This article (IBM’s centenary: The test of time | The Economist) is a great reminder (or introduction) to the way in which organizations can limit their opportunities by thinking about their purpose too narrowly.
“IBM’s secret is that it is built around an idea that transcends any particular product or technology… Building a company around an idea, rather than a specific technology, makes it easier to adapt when industry ‘platform shifts’ occur.”
In the arts the “mission” is the broader “idea” to which arts organizations are committed, and this should put arts organizations on the path to survive the test of time. However, these missions are often locked into a specific “technology.” The organizational mission is not about “musical experience” but rather about “orchestral music;” the mission is not about a “transformative storytelling experience” but rather about “live performance” specifically.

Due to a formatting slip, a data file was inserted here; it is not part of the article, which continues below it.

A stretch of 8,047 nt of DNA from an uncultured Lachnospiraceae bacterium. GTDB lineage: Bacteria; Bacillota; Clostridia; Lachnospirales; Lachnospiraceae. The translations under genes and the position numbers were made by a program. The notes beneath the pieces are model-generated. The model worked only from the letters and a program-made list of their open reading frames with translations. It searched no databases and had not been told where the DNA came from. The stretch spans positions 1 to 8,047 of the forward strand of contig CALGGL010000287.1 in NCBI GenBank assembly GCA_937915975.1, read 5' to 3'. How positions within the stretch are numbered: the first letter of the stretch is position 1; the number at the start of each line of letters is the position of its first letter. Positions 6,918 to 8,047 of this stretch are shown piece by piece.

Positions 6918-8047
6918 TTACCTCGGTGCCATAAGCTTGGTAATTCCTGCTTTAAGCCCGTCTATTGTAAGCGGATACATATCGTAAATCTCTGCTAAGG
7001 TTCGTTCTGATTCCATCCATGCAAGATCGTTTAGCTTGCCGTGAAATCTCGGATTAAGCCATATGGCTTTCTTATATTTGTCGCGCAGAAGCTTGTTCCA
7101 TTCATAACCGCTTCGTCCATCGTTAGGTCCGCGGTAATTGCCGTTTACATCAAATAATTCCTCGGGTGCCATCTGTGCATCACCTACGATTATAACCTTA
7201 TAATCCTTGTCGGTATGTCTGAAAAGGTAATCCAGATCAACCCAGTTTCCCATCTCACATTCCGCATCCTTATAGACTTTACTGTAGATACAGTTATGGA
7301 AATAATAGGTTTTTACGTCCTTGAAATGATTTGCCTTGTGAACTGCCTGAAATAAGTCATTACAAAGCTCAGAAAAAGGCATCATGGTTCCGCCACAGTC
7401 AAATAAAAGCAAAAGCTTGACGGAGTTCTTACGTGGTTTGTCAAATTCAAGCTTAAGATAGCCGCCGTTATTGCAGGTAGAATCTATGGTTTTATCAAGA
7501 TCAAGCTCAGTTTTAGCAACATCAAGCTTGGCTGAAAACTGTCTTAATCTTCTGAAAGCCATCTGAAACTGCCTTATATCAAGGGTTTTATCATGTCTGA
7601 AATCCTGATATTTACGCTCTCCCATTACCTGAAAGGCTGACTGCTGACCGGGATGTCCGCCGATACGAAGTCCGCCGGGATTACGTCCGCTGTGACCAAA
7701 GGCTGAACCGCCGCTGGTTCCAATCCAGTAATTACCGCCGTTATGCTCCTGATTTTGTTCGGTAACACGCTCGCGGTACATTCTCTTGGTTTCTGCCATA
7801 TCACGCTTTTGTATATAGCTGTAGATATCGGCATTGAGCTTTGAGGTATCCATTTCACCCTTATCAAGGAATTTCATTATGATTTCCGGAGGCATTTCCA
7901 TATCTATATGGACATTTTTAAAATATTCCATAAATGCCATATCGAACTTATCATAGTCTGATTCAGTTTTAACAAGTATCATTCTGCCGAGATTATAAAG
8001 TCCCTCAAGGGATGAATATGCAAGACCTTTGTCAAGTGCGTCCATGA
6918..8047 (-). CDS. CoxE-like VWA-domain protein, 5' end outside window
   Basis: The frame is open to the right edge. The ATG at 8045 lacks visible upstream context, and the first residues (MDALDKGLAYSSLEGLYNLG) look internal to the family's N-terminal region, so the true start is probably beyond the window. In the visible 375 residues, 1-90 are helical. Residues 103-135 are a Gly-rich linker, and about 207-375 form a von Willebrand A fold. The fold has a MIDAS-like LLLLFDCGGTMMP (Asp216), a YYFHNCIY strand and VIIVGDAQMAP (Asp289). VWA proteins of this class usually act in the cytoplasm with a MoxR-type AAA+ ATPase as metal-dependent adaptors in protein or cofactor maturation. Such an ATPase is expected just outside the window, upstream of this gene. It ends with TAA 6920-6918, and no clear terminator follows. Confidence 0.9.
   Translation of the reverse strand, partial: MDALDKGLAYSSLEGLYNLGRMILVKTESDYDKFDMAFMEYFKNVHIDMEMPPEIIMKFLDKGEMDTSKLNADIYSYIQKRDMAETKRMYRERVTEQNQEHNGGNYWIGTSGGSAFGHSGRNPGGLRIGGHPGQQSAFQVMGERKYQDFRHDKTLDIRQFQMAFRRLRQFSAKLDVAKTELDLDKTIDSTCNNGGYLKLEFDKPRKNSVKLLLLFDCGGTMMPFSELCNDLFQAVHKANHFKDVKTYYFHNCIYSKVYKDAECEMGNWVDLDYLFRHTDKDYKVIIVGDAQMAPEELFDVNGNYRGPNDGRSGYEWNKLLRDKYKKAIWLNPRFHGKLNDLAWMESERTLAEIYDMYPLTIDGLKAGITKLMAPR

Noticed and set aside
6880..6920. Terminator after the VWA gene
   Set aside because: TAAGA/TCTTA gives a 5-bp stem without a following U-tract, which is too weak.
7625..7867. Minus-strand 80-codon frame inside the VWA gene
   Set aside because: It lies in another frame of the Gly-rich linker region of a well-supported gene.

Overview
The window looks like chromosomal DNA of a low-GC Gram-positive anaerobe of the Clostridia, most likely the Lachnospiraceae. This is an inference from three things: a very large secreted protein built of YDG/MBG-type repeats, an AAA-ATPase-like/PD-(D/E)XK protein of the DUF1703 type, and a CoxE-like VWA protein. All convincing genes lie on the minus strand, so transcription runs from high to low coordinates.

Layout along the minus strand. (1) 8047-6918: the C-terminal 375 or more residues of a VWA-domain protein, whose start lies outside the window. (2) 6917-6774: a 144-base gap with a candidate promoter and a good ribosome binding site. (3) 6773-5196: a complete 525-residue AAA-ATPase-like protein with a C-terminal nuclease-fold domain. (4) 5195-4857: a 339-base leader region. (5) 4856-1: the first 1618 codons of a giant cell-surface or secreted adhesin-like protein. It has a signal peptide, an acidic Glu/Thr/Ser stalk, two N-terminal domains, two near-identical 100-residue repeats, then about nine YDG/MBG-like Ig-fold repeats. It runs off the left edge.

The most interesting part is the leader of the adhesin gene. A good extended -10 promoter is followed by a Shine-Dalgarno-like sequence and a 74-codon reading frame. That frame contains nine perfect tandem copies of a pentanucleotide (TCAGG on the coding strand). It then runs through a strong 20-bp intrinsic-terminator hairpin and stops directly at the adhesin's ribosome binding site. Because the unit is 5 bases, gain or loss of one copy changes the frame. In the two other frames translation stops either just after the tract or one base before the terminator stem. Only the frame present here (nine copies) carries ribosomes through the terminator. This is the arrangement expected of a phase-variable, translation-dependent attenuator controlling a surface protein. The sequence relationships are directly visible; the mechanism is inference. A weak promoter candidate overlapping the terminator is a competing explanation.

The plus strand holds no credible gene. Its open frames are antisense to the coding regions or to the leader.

It is challenging to consider what it means to foster and sustain an art separate from its traditional form. Perhaps those two ideas cannot be separated without changing the core purpose of an organization. In either case, the article points to a useful question for cultural leaders: does your artistic mission need to be so intimately tied to a specific “technology,” and if it does, what additional challenges should you therefore expect to face as a leader?